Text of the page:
To what extent do Arthur Miller’s works focus on the ideal family model and the concept of the American Dream?

Essay by HaloGeeCollege, UndergraduateB, April 2012

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To what extent do Arthur Miller's works focus on the ideal family model and the concept of the American Dream?

The American dream dates back to the 1600s. People began to believe in the possibilities of owning land and building successful businesses in this new, largely unexplored continent. Over many years, it has evolved to become the idea that any American is able to, through hard work, achieve wealth, health and happiness. The first person to acknowledge and define the American Dream was a writer and historian J.T Adams in 1931.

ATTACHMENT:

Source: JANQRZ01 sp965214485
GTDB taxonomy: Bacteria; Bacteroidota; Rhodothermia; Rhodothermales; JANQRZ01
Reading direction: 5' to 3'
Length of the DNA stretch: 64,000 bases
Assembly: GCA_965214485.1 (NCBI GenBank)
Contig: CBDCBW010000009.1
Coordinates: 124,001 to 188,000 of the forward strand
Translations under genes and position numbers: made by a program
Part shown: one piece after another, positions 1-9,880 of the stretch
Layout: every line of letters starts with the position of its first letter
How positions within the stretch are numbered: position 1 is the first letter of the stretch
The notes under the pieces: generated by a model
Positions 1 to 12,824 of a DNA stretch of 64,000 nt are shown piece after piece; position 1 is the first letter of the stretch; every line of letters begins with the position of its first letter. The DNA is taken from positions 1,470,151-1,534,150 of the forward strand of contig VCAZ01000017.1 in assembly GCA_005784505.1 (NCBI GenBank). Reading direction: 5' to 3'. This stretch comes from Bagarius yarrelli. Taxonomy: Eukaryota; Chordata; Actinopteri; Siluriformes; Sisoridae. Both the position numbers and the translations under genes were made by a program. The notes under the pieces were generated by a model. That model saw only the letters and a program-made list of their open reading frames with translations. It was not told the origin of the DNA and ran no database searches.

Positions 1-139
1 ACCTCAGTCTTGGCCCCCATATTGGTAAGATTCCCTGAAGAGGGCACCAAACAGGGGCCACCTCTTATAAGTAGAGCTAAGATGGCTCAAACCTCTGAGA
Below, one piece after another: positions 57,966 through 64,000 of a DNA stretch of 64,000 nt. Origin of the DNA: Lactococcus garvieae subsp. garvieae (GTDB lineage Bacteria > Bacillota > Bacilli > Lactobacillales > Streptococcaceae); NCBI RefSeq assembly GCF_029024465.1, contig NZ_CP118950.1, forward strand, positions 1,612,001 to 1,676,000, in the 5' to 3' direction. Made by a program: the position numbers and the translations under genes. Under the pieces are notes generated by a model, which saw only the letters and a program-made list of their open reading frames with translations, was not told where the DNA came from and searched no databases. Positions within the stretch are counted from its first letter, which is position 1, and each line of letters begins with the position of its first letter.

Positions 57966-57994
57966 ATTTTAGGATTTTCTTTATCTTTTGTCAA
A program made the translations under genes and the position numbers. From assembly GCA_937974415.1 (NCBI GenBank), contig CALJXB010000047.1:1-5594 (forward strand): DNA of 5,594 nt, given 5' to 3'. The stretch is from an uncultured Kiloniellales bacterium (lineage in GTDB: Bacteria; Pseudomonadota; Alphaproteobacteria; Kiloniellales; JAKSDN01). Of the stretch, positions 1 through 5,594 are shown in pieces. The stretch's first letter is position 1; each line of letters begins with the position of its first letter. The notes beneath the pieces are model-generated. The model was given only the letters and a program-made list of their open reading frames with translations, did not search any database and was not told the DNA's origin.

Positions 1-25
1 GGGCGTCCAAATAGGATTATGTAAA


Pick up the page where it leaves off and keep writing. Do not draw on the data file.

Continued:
[The American Dream is] that dream of a land in which life should be better and richer and fuller for everyone, with opportunity for each according to ability or achievement. It is a difficult dream for the European upper classes to interpret adequately, and too many of us ourselves have grown weary and mistrustful of it. It is not a dream of motor cars and high wages merely, but a dream of social order in which each man and each woman shall be able to attain to the fullest stature of which they are innately capable, and be recognized by others for what they are, regardless of the fortuitous circumstances of birth or position. [James T Adams/1931]

Essentially, it states that any American could one day become president.

Along with this is the idea that everyone should have the ideal family: a spouse and at least two children. Much of it's focus is based on the right to freedom and equality and that each person should surpass their parent's success. The major criticism of the dream is that it is not, in fact, achievable for all. Because of external factors an individual may not achieve prosperity through hard work and determination alone. It fails to address the struggles...